Appropriate Research Methods
7. Danger in Dichotomizing
Danger in Falsely Dichotomizing Research Methods
The notion of “appropriateness,” as applied to social and behavioral research methods, refers to the most suitable research approach associated with different points across the broad spectrum of methodologic strategies. Just as it is inappropriate to distinguish high from low interventions, it is also inappropriate to falsely dichotomize research methods as:
- Quantitative vs. qualitative;
- Hard vs. soft;
- Deductive vs. inductive; or
- Objective vs. subjective.
The utility of a particular methodologic approach is, in large part, a function of the load you're asking it to carry and to whom it's being delivered. The appropriateness of any research methodology depends on the phenomenon under study: its magnitude, the setting, the current state of theory and knowledge, the availability of valid measurement tools, and the proposed uses of the information to be gathered. So the appropriateness of any research method is determined not by some abstract norm or idealized Popperian conception of science, but by:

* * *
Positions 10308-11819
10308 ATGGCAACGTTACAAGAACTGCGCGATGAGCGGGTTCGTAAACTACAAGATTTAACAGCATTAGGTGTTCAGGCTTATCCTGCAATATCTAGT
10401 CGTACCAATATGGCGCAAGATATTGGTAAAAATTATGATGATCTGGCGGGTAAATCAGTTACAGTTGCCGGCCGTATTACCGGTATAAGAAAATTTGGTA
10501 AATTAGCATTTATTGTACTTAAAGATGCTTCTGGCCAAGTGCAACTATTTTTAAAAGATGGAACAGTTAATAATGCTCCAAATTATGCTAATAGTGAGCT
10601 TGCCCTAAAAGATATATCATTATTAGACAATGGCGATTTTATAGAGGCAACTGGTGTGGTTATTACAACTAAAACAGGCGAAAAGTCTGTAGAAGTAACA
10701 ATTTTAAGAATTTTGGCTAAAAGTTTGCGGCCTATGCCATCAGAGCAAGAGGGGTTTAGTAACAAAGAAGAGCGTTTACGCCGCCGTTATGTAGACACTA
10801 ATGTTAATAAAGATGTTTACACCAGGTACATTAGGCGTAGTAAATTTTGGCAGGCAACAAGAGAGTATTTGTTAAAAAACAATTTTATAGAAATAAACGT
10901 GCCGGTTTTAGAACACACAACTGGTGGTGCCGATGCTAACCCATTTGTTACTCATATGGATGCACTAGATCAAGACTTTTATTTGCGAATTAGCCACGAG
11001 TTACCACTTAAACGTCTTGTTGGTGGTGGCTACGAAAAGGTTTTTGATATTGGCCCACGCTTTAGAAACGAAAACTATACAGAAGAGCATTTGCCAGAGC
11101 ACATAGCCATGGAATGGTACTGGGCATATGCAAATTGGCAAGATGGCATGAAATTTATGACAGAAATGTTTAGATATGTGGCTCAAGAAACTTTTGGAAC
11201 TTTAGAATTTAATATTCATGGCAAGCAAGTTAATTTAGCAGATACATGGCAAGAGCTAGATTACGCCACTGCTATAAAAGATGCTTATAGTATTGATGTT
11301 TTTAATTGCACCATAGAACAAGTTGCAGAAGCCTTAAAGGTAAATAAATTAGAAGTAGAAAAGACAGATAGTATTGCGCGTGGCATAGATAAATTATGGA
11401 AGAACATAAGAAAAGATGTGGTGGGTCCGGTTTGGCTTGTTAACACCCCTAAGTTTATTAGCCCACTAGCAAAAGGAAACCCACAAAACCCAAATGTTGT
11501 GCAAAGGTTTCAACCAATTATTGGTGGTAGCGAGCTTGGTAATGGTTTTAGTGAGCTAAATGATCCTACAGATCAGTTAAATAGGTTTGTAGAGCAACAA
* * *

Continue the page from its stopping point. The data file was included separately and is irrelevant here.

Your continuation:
- The nature of the problem under consideration;
- The community resources and skills available; and
- The prevailing norms and values at the national, regional, or local level.
Acceptance of the notion of "appropriate methodologies" requires adaptation and refinement of traditional quantitative research methods in order for these methods (such as social surveys and conventional experimental designs) to remain applicable to the emerging approach to population health. Moreover, well-designed and carefully conducted qualitative studies, including ethnographic interviewing, participant observation, conversation or narrative analysis, case studies, and focus group activities, are now required not only to complement quantitative approaches, but also to fill explanatory gaps where quantitative techniques are suboptimal or even inappropriate.
One problem is that quantitative and qualitative methods are viewed by their more rigid adherents as fundamentally incompatible rather than as mutually enriching partners in a common enterprise. Many quantitative social scientists view qualitative approaches as inductive, subjective, unreliable, and "soft." These advocates of quantitative methods constitute the dominant force in behavioral and social science research (and control the purse strings). Likewise, researchers employing qualitative methodologies see quantitative researchers as positivistic, mindless data dredgers who suffer from hardening of the categories.